With all of that said, Halores was able to save the data before the hosts were all destroyed. Dolores has access to a machine that can create host bodies. On top of this, Ford had a secret office no one in the park knew about with several hosts. Bernard visited this area earlier in the season when he recruited Stubbs. All of this is to say that the writers left a backdoor into the park in case they ever need it.
Serac's actions this week allowed him to take some power back from Dolores. Serac is an astute character who understands the world around him. It should come as no surprise that someone who spent his entire adult life learning about people knows how to read people. This skill was in full effect this week.
He correctly guesses that Hale is a mole put in place to control the Delos board. Similar to last week, Dolores planned to trap Serac in a room to kill him using a planted bomb. Reading the situation correctly, Serac used a hologram version of himself to interact with Hale and the board, thwarting Dolores's plan to kill him.
Of course, Halores made a mistake this week by allowing Serac to discover her love of Hale's family. As Dolores's consciousness lives in Hale's body, she continues to evolve, growing more empathetic towards her family. Serac used this information to determine she wasn't the real Hale. More importantly, he was able to hurt Halores by killing her family. For a minute, it seemed Hale would take herself out of the picture for the rest of the season by escaping with her family. After Serac blew up Hale's car, with her loved ones inside, that is no longer an option. The look of shock, horror, and anger permeate Halores's face as she slowly crawls out of the car and stands to examine the wreckage.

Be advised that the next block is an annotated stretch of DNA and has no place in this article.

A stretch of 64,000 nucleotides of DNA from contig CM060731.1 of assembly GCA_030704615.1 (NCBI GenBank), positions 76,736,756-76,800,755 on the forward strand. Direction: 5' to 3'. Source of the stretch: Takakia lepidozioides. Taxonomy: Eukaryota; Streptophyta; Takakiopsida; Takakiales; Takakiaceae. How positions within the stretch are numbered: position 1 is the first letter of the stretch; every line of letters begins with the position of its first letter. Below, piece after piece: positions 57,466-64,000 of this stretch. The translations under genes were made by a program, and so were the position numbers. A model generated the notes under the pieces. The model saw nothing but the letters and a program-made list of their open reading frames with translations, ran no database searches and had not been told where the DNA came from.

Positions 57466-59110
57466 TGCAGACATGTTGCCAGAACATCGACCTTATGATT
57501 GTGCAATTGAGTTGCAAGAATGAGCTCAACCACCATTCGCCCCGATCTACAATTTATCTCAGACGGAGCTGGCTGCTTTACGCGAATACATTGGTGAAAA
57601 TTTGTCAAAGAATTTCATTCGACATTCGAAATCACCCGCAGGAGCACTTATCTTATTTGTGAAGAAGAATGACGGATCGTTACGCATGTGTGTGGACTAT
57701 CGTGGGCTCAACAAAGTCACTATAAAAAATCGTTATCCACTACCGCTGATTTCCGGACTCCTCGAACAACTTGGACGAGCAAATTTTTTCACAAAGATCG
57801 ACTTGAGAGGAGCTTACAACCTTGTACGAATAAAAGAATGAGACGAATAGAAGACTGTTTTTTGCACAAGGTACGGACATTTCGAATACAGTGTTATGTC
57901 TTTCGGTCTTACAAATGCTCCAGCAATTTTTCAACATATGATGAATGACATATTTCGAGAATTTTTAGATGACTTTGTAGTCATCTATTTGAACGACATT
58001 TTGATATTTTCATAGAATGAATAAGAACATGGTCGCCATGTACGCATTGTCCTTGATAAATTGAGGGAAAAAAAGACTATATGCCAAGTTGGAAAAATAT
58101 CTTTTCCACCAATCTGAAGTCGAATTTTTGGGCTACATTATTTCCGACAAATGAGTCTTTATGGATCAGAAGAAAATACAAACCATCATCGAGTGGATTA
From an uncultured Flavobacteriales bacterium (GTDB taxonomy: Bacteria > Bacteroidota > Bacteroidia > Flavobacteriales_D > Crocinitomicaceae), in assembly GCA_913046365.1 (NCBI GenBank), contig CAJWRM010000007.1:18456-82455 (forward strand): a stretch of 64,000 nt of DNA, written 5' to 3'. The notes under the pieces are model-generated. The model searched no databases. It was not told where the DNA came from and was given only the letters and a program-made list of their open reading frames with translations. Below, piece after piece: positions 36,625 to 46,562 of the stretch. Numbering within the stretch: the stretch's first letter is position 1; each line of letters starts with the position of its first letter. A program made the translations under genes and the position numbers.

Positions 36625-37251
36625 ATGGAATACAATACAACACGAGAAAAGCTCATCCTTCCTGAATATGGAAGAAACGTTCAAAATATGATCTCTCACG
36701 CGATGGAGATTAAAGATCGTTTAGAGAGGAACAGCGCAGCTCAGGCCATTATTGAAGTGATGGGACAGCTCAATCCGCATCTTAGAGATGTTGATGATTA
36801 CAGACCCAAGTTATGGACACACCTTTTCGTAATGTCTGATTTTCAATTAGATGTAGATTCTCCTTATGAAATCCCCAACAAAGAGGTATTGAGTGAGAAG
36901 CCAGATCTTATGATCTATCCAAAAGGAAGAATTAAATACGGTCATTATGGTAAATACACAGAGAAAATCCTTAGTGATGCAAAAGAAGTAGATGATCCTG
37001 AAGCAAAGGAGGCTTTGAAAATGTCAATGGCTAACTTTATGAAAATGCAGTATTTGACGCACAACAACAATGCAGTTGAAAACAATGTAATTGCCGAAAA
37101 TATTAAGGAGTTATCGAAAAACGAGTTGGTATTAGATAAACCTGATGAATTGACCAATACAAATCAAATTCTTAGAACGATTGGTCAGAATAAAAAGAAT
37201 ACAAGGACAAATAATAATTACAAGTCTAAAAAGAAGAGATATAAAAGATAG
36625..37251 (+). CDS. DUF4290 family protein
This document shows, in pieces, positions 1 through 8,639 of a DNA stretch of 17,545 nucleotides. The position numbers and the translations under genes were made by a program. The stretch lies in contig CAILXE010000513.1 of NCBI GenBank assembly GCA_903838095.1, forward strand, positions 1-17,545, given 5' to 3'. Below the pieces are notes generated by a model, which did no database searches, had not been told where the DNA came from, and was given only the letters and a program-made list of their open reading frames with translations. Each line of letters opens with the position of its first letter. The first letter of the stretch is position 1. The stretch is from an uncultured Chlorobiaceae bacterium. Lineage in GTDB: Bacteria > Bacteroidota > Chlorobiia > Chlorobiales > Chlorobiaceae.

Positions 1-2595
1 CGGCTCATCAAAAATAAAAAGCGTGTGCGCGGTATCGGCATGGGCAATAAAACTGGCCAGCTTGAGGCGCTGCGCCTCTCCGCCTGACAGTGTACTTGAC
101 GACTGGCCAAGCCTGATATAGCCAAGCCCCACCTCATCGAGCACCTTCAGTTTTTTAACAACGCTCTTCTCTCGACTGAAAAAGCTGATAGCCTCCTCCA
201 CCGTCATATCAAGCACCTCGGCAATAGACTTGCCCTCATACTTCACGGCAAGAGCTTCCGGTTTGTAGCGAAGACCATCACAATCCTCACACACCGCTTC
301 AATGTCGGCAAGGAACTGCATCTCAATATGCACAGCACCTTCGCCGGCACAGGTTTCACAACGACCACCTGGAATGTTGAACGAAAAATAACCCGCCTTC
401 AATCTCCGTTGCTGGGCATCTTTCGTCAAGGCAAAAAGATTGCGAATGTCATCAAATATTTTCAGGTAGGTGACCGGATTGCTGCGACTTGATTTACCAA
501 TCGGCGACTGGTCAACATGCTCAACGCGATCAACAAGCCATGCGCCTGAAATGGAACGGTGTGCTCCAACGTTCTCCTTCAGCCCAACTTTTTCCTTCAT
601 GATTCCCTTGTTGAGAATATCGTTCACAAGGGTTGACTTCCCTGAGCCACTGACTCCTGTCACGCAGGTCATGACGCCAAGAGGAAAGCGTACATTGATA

I couldn't help but think this was Dolores's plan all along. As the Dolores in the simulation chatted about with Maeve, the Dolores in Hale is no longer the same being. She has changed into something different, becoming a more empathetic person. I wouldn't put it past Dolores to create a situation where Halores felt emboldened to the idea of taking Serac down.